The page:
Staying Connected to Nature

woman stargazing at night sky

As the world slowly begins to return to normal, many of us will feel the stressors of our old life return – the daily commute, running the kids to and from sports practice, or spending our free time at a family function on the weekend.   However, as we’ve covered on our blog before, staying connected to nature is important for our physical and mental health.  Researchers have also found that it’s especially important for our kids to get outside to avoid “Nature Deficit Disorder.”

So, how do we find balance?  How do we keep up with the hustle-and-bustle of everyday life but still stay connected to nature? Here are some simple ideas:

Bird-watch in your own backyard.  Check out the birds that frequent your backyard with these great tips from Audubon New York.  Not seeing or hearing much?  Put up a bird feeder.  In the Spring or Summer, you might even be able to attract hummingbirds by putting out a special sugar water feeder or planting special flowers.

Little girl looking through binoculars looking for birds

Watch for birds in your own backyard.

Set-up a backyard garden.  Buy some seeds or some starter plants from a local nursery and start a vegetable garden.  Keep note of how the plants transform each day.  Make a family meal using your own veggies.  Or, try sprucing up your landscape with native plants.  Check out the Long Island Native Plant Initiative for some great advice on how to utilize Long Island’s native plants in your yard.

Look up at the night sky.  Shut out all your lights and head outside to look-up.  Use an app like SkySafari to point up to the sky and see what you’re looking at.  Try and identify the stars, planets and constellations that you see.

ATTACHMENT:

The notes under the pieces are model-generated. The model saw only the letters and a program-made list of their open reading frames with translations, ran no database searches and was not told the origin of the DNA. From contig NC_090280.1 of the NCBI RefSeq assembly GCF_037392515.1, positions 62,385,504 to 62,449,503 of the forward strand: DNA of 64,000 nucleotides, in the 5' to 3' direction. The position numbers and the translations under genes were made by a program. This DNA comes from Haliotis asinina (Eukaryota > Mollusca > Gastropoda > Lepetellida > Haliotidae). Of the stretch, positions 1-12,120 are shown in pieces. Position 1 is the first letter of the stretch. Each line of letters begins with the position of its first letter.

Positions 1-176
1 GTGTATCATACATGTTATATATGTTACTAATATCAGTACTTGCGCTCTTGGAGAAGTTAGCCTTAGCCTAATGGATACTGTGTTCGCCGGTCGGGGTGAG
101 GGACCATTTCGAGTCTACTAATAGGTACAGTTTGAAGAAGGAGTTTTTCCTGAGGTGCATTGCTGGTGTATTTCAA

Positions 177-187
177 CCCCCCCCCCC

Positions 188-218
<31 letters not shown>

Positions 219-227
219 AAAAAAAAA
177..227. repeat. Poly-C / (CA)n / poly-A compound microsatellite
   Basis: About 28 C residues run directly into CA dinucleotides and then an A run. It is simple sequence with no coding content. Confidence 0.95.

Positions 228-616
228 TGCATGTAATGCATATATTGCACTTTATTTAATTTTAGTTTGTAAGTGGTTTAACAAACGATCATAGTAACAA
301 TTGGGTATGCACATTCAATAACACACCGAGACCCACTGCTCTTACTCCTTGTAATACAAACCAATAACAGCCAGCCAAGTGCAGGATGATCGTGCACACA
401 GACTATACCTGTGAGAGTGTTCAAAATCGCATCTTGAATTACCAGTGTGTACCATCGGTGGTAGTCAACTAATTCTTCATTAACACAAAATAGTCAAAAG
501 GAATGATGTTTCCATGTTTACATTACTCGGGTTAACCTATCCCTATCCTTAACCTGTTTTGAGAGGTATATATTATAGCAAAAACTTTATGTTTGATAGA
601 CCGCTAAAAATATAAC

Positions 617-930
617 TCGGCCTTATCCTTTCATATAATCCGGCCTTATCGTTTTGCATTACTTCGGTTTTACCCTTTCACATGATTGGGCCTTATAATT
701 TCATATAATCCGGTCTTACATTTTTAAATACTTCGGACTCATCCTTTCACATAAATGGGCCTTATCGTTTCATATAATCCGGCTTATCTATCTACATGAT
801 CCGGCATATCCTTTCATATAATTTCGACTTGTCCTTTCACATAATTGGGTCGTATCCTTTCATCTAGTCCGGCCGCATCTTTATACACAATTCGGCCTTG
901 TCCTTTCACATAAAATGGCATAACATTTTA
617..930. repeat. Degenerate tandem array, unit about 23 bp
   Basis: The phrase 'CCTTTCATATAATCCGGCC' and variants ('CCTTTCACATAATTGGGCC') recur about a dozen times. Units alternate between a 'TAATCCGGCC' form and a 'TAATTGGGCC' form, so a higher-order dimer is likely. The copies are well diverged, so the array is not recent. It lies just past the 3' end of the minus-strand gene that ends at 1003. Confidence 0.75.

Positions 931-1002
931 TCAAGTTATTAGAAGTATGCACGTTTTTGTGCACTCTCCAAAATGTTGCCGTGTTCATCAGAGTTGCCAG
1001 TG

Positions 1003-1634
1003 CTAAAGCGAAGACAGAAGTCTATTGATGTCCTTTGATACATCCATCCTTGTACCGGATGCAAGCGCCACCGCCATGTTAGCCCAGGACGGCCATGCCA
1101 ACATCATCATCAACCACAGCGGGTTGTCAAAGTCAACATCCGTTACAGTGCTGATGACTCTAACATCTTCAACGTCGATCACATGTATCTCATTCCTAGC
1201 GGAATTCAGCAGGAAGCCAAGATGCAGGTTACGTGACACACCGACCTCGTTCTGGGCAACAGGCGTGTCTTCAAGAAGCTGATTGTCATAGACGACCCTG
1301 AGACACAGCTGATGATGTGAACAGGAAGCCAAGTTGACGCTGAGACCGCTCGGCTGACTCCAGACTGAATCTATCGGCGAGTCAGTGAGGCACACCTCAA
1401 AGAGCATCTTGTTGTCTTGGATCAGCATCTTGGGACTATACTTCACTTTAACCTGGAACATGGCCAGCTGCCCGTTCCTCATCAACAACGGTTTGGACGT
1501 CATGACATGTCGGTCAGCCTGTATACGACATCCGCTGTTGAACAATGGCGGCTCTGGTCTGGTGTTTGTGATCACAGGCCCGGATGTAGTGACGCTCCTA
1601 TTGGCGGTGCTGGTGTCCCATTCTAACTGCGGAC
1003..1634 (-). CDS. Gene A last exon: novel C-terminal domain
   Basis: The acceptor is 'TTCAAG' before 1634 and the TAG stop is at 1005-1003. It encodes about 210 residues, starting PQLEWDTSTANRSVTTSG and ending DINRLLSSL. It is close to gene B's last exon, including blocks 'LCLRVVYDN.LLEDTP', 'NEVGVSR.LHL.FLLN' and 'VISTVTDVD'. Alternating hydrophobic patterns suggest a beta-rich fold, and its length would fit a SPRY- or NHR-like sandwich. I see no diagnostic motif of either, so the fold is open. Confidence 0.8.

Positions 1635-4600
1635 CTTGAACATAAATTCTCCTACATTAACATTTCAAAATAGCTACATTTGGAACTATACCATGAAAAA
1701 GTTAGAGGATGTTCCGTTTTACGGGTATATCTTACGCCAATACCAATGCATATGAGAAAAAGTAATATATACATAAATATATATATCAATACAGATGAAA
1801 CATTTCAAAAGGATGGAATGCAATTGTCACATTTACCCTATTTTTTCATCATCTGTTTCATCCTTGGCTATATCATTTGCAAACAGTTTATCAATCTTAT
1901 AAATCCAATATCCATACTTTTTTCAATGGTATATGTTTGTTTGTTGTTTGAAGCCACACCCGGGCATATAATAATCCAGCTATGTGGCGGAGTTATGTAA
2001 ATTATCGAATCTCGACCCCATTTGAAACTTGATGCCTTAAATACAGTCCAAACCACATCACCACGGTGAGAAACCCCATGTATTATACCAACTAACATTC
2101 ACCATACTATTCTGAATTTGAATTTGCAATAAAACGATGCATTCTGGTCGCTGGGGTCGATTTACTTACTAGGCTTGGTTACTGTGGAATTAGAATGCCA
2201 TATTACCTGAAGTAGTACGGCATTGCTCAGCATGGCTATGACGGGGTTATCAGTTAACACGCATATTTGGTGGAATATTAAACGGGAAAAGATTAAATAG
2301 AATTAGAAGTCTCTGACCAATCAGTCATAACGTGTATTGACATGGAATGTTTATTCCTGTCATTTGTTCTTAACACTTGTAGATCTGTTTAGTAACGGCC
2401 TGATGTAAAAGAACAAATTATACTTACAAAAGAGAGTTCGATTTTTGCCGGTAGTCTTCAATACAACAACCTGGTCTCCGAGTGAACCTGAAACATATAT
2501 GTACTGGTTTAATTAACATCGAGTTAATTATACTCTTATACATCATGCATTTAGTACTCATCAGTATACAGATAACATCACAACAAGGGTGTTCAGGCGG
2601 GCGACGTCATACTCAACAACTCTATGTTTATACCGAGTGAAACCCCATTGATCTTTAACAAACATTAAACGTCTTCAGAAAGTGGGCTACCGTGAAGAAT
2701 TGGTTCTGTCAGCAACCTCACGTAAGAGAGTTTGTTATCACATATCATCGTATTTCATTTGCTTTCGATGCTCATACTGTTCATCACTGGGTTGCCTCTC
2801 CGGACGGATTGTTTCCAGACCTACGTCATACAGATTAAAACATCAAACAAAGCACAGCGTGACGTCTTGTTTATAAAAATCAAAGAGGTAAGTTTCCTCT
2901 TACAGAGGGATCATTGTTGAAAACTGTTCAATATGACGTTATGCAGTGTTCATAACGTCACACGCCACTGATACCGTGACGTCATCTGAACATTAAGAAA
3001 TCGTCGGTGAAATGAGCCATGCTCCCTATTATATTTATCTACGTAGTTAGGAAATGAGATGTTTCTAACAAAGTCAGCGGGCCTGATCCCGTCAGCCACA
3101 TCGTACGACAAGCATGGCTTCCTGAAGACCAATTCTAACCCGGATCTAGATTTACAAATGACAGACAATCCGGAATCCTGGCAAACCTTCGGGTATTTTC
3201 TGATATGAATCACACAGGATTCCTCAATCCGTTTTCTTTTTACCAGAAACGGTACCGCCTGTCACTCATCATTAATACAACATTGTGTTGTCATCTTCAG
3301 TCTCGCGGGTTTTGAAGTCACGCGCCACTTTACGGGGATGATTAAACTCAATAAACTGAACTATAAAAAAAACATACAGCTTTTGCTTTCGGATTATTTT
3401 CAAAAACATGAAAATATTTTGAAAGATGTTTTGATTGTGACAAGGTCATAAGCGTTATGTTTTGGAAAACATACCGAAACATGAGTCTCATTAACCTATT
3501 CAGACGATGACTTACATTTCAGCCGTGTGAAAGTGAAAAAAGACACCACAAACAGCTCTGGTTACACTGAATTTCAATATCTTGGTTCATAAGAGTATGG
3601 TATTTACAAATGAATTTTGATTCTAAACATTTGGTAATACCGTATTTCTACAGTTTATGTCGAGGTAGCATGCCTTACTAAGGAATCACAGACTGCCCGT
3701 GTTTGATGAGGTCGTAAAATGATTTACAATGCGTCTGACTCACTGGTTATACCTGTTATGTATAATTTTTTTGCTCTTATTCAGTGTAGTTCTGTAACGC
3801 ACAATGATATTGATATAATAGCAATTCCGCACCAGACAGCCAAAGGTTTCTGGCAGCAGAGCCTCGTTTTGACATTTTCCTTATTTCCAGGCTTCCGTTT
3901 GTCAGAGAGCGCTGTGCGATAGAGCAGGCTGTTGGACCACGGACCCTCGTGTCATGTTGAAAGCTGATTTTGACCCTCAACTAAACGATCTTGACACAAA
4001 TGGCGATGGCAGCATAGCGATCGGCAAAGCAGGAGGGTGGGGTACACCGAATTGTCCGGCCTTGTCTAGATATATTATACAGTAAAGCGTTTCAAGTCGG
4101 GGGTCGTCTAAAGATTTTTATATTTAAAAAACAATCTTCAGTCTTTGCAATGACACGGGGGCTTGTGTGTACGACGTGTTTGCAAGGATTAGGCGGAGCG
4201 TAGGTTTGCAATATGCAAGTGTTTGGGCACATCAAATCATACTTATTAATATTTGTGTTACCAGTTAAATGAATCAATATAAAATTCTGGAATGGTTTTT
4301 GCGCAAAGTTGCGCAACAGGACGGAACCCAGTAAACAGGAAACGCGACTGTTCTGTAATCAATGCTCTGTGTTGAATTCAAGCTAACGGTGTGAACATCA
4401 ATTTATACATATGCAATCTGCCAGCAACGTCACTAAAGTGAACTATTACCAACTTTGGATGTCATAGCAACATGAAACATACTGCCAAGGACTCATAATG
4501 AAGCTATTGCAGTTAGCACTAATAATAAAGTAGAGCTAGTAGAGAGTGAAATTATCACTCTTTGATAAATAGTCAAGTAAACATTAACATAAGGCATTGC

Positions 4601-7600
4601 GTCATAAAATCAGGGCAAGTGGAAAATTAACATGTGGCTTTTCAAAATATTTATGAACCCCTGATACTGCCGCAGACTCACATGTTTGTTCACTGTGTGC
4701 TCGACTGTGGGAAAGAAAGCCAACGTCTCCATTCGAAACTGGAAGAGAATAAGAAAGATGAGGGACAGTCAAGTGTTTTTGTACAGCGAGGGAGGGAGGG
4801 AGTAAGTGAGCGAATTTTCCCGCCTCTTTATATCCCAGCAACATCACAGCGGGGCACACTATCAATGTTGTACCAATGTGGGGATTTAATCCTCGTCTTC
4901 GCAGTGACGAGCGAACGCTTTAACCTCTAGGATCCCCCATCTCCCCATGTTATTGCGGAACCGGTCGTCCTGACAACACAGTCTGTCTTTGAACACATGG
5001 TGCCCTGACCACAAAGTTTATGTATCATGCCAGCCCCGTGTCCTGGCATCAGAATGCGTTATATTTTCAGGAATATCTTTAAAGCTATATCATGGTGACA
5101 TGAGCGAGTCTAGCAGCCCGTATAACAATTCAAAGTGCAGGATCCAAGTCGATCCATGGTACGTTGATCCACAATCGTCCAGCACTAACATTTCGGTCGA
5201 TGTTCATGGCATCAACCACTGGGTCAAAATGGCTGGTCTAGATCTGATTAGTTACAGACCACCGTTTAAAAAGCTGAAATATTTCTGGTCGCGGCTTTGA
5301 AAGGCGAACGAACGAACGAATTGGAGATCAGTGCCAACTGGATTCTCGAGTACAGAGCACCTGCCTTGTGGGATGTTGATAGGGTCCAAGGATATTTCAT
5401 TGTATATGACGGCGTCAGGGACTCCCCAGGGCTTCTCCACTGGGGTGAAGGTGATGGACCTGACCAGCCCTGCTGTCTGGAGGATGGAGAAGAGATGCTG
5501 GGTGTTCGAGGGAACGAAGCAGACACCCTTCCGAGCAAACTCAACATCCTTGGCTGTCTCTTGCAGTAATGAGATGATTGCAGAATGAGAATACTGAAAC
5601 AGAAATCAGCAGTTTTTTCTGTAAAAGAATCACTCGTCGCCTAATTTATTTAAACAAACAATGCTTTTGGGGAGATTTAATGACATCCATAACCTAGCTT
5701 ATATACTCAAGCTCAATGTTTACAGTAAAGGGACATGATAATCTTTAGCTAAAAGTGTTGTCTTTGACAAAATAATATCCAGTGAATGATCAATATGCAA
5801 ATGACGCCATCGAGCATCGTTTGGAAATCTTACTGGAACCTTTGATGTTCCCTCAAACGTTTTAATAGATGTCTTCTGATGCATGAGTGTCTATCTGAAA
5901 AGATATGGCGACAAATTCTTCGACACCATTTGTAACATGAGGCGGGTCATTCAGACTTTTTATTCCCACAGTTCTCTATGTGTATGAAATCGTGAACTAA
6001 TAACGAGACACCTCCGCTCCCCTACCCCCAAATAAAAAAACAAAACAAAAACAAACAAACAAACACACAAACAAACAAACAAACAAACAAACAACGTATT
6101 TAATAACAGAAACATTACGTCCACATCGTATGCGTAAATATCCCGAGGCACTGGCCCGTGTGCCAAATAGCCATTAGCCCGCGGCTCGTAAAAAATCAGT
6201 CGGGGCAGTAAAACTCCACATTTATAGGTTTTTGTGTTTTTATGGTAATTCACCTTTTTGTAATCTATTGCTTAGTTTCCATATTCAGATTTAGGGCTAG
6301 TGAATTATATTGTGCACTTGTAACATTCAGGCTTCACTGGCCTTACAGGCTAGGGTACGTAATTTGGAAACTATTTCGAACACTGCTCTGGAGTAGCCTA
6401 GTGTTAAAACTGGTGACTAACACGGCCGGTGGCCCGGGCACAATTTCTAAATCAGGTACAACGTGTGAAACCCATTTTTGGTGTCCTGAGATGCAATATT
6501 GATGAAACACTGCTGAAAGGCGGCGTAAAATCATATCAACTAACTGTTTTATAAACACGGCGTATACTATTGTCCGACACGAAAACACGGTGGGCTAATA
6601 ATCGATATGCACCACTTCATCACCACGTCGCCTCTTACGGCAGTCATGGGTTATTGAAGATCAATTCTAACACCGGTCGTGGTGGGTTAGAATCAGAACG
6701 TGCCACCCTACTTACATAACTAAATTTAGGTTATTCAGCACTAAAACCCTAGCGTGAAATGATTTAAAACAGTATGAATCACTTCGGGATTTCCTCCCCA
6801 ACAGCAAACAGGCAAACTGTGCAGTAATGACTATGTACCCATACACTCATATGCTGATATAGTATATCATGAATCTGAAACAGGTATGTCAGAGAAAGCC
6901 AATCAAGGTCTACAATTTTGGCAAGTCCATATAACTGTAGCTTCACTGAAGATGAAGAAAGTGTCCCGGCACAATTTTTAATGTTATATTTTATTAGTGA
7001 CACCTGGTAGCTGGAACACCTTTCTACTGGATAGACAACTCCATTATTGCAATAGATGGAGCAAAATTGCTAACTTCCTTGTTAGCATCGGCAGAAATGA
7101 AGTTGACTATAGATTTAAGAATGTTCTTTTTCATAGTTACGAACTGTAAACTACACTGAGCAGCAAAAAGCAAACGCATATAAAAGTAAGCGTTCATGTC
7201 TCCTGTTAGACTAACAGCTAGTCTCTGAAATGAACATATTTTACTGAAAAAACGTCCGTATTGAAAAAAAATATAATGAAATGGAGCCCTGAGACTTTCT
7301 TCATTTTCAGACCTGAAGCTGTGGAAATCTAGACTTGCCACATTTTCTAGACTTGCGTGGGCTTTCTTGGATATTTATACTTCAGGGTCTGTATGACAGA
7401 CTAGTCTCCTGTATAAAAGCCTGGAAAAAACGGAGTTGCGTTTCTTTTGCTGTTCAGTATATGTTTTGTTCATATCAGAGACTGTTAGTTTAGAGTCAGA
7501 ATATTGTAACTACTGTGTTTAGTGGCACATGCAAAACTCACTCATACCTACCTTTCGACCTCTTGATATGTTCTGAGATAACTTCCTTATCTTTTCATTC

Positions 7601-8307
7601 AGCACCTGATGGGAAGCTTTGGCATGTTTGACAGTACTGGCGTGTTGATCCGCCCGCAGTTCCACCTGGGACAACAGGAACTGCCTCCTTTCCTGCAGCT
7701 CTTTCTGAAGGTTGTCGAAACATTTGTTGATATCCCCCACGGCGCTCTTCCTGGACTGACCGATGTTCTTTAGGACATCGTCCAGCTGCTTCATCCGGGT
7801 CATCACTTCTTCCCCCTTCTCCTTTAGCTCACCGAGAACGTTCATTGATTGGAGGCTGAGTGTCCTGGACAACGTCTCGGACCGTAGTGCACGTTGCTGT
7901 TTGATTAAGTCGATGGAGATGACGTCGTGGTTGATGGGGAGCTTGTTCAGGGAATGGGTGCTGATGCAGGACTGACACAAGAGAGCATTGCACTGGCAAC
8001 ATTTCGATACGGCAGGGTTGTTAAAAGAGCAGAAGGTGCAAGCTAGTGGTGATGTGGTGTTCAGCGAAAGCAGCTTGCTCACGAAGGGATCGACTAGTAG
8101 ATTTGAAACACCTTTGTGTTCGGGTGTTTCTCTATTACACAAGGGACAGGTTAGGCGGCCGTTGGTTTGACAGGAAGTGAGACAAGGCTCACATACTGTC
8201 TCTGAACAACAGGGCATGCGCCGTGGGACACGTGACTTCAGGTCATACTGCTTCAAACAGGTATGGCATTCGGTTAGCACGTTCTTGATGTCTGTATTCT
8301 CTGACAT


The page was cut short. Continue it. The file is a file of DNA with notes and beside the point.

Go on a hike.  Check out our recreation guides to explore a Pine Barrens park on your own or join us for one of our guided hikes.  Our Long Pine Barrens Parks Passport is the ultimate Pine Barrens self-exploration guide.  It covers 10 parks with 10+ Pine Barrens lessons to be learned along the way, making it perfect for families, classrooms or just the solo hiker who is looking to learn more about this unique ecosystem.

Cover of the Long Island Parks Passport

Long Island Pine Barrens Parks Passport

Identify the plants you see.  Whether you notice a new wildflower in your backyard, are taking a walk throughout  your neighborhood or are hiking though the Pine Barrens – identify and learn about the plants you see by using apps like iNaturalist or PlantNet.  Simply snap a picture with your smartphone and learn all about the plant before you.

Incorporate nature into your work day.  Still working from home?  Grab your laptop, cellphone or notepad and work outside.  Back at the office?  Step out for a bit and enjoy your lunch break outside.

If 2020 and the COVID-19 pandemic was good for anything, it allowed some people the privilege of the opportunity to slow down.  People also explored our natural spaces in record numbers.  As we hopefully begin our return our normal, let be sure not lose our connection with nature.  It’s far too important.

By: Katie Muether Brown, Long Island Pine Barrens Society